Since the two vertical maps and the bottom horizontal maps are injections we must clearly have that the top horizontal map is an injection. But, since our initial sequence was arbitrary it follows that $M\otimes_R N$ is flat over $S$ as desired.
\newpage
\noindent\underline{\textbf{D\&F pg. 406, \#24:}} Prove that $A$ is a flat $R$-module if and only if or any left $R$-module $L$ and $M$ where $L$ is finitely generated, then $\psi:L\to M$ injective implies that $\mathds{1}\otimes\psi:A\otimes_R L\to A\otimes_R M$ is injective.
\vspace*{5 pt}
\noindent{\underline{\textbf{Solution:}} Suppose irst that $A$ is flat 'over finitely generated modules' and that $U,V$ are any two modules and $0\to U\xrightarrow{f} V$ is exact. Suppose that $\displaystyle \sum_i a_i\otimes u_i$ is in $\ker\mathds{1}\otimes f$. Taking the space $K$ spanned by the vectors $\{a_i\otimes u_i\}$ we see that $K$ is finitely generated and so the induced chain $0\to A\otimes_R K\xrightarrow{\mathds{1}\otimes f}V$ is exact. Thus, since $\displaystyle \sum_i a_i\otimes u_i$ still goes to zero we may conclude that $\displaystyle \sum_i a_i\otimes u_i$ is zero. The injectivness of $\mathds{1}\otimes \psi$ on $U$ follows.
\vspace*{10 pt}
\noindent Conversely, if $A$ is flat then we know that exact sequences $0\to L\to M$ get carried to exact sequences $0\to A\otimes L\to A\otimes M$ for all $L$, and thus clearly for finitely generated $L$.
\newpage
\noindent\underline{\textbf{D\&F pg. 406, \#26:}} Suppose $R$ is a P.I.D.
\begin{enumerate}[label=\textbf{\roman{*})}, ref=(\roman{*})]
\item Suppose that $A$ is flat over $R$. Prove that the map $\psi_R:A\to A:a\mapsto ra$ is injective, and conclude that $A$ is torsion free.
\item Suppose that $A$ is torsion free. If $I$ is a nonzero ideal of $R$, then $I=rR$ for some nonzero $r\in R$. Show that the map $\psi_r$ in \textbf{i)} induces an isomorphism $R\cong I$ of $R$-modules and that the composite $R\xrightarrow{\psi}I\xrightarrow{\iota}R$ is multiplication by $r$. Prove that the composite $A\otimes_R R\xrightarrow{\mathds{1}\otimes\psi_R}A\otimes_R I\xrightarrow{\mathds{1}\otimes\iota}A\otimes_R R$ corresponds to the map $a\mapsto ra$ under the identification $A\otimes_R R=A$ and taht this composite is injective since $A$ is torsion free. Show taht $\mathds{1}\otimes\psi_r$ is an isomorphism and deduce that $\mathds{1}\otimes\iota$ is injective. Use the previous exercise to conclude that $A$ is flat.
\end{enumerate}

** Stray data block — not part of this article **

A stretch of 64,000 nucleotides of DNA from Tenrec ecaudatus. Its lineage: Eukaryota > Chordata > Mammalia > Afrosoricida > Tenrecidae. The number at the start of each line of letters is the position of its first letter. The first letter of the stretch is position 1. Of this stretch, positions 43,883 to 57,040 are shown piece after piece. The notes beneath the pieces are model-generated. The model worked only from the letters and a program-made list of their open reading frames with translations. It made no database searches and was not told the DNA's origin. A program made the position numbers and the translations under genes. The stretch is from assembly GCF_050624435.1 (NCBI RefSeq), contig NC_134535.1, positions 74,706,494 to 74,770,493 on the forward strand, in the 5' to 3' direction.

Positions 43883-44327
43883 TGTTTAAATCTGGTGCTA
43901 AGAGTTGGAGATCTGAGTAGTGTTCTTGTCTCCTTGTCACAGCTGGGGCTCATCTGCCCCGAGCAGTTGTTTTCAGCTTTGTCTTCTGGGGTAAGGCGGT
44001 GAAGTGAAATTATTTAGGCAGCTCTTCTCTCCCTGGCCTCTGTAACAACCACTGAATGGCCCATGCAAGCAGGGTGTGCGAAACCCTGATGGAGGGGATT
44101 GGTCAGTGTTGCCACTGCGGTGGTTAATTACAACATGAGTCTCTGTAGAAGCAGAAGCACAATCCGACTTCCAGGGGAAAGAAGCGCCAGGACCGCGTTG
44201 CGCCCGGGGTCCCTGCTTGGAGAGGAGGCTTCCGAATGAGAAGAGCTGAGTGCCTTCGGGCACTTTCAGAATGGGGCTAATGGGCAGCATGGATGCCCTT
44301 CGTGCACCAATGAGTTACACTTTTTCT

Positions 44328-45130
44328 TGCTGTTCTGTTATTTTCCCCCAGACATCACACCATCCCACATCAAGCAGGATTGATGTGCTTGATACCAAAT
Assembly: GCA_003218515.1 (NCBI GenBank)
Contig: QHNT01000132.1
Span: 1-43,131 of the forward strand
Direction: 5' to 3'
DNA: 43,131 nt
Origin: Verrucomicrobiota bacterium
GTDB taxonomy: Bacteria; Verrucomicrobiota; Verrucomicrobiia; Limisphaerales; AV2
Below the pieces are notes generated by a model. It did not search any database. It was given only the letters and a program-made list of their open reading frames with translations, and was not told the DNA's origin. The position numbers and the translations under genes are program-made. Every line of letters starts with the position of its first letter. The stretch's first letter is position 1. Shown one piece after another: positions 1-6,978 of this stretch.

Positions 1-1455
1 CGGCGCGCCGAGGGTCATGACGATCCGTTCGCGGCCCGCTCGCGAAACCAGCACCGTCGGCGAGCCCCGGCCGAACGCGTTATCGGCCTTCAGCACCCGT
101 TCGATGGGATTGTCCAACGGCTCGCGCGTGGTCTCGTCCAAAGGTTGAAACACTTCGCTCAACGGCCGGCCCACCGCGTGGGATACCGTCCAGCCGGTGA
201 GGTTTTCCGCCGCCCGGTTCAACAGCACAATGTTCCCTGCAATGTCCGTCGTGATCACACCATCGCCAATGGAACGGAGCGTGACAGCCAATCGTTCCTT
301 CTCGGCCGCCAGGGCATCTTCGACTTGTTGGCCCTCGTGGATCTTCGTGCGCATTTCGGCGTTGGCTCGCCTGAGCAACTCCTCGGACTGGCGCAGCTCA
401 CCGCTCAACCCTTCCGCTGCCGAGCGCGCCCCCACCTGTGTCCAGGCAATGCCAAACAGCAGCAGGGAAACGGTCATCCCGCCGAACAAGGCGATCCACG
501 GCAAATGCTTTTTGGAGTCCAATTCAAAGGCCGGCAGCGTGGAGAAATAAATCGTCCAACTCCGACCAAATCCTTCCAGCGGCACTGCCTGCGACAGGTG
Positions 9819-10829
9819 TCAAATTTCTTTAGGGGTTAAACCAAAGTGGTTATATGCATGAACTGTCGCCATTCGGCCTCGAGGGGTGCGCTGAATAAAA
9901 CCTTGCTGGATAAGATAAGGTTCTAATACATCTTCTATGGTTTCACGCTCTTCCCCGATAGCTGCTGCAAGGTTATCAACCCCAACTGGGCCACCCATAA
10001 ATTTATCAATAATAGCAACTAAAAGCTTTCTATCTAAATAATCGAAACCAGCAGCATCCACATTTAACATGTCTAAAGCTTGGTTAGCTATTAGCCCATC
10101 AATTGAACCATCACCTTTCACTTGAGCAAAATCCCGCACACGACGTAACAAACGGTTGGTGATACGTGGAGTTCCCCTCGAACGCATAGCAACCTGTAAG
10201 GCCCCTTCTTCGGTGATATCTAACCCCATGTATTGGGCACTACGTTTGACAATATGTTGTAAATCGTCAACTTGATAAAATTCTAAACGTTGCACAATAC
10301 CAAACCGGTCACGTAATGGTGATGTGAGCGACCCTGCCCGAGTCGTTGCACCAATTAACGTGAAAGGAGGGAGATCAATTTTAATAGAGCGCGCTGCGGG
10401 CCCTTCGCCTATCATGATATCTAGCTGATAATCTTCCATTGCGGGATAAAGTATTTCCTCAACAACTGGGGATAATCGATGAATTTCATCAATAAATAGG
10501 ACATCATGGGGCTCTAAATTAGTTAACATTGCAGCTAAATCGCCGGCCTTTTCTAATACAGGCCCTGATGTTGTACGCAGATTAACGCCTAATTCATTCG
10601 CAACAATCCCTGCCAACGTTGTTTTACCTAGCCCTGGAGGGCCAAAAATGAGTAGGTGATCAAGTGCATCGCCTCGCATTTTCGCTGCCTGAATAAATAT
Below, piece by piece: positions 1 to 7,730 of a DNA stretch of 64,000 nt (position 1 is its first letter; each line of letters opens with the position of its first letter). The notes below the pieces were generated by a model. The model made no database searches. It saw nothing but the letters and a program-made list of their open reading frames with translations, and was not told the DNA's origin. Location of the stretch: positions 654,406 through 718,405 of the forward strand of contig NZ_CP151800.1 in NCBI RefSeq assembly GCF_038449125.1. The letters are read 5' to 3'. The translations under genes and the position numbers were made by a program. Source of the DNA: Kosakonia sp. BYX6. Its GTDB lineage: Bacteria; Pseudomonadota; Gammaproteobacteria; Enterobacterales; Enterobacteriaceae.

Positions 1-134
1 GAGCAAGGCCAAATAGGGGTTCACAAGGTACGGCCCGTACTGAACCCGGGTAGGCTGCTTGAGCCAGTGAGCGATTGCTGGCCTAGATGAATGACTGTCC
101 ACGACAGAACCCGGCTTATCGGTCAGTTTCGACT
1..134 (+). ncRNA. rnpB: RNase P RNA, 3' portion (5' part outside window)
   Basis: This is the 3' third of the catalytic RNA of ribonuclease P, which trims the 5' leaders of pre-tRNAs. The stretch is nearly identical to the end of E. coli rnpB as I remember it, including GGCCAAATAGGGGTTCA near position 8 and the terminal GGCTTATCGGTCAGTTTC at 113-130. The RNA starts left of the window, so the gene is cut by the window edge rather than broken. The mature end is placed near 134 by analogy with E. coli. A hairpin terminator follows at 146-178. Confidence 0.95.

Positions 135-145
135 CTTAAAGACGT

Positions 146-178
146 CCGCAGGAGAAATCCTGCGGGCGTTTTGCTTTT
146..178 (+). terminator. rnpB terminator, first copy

\vspace*{5 pt}
\noindent\underline{\textbf{Solution:}}
\begin{enumerate}[label=\textbf{\roman{*})}, ref=(\roman{*})]
\item Since $R$ is an integral domain we know that the map $R\xrightarrow{\psi_r}R$ (multiplication by $R$) is injective for nonzero $r$. Since $A$ is flat the induced map $A\otimes_R R\xrightarrow{\mathds{1}\otimes\psi_r}A\otimes_R R$ is an injection. To show that the map $\psi_r$ on $A$ (also multiplication) is injective we suppose that $\psi_r(a)=0$. Note then that this says that $ar=0$ and so $ar\otimes 1=0$. Thus, $a\otimes r=0$ and so $(\mathds{1}\otimes\psi_r)(a\otimes 1)=0$. Since $\mathds{1}\otimes\psi_r$ is injective this implies that $a\otimes 1$ is zero. But, by the isomorphism used to prove that $A\otimes_R R\cong A$ we see that this implies that $a=0$. Thus, each map $\psi_r$ is injective on $A$ and so clearly this implies that $A$ is torsion free.
\item The fact that $R\cong I$ is obvious since $\psi_r:R\to I$ is a surjection (since $rR=I$) and it's injective since $R$ is an integral domain--since $\psi_r$ is (as always) an $R$-map the isomorphism follows. Evidently then we also have that $R\xrightarrow{\psi_r}I\hookrightarrow R$ is just $\psi_r$. Tensoring with $A$ gives us the sequence $A\otimes_R R\xrightarrow{\mathds{1}\otimes \psi_R}A\otimes_R I\xrightarrow{\mathds{1}\otimes\iota}A\otimes R$. That said, we note that if $T:A\to A\otimes_R R$ is the usual isomorphism then it's not hard to see the following equality of maps $T\circ (\mathds{1}\otimes\psi_r)\otimes(\mathds{1}\otimes\iota)\otimes T^{-1}=\psi_r$ where the right hand map is left $r$-multiplication on $A$. But, since $A$ is torsion free we know that $\psi_r$ on $A$ is injective and so $T\circ(\mathds{1}\otimes\psi_r)\circ(\mathds{1}\otimes\iota)\otimes T^{-1}$ is injective. But, clearly this implies that $(\mathds{1}\otimes\psi_r)\circ(\mathds{1}\otimes\iota)$ is injective, which by basic set theory implies that $\mathds{1}\otimes\iota$ is injective. By the previous problem (part c) we may conclude that $A$ is flat.
\end{enumerate}
\end{document}